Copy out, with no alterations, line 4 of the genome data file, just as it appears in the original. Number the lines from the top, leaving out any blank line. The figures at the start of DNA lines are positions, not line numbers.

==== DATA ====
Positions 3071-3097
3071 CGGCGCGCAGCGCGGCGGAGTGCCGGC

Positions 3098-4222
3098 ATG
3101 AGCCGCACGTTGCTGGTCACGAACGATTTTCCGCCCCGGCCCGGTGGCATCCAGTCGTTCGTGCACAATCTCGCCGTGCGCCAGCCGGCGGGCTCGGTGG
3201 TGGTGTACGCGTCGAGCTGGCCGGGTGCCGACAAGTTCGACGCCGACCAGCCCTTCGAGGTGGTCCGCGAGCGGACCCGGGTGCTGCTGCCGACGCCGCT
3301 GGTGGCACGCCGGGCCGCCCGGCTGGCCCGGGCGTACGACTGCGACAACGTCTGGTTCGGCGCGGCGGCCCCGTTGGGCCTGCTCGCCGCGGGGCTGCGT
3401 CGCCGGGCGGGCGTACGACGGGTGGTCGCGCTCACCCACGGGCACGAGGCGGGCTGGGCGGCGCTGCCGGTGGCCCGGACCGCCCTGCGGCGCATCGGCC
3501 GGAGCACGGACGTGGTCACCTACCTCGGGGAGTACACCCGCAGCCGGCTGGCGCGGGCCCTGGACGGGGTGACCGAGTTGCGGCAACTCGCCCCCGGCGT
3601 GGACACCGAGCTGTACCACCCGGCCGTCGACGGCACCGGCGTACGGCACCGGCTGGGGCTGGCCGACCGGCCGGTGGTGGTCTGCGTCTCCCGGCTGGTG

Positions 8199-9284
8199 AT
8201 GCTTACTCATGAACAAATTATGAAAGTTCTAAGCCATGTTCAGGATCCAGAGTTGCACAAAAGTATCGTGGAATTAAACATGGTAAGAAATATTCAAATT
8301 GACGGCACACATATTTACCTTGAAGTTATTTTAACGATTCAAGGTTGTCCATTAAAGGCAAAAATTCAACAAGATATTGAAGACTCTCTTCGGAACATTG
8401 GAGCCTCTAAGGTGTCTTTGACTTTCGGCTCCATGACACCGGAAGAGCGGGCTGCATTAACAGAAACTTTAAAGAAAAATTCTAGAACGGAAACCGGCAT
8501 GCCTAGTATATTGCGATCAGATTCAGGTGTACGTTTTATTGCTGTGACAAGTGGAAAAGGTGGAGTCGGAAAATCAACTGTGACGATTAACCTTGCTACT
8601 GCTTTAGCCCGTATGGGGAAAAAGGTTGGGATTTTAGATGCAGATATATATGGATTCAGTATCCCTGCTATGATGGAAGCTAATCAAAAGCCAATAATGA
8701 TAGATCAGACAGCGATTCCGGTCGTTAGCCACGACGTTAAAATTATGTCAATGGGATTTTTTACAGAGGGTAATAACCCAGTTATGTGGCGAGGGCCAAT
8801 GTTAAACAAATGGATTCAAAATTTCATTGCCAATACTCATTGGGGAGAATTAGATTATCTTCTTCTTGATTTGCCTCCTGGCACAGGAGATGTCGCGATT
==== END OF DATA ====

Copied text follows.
3098 ATG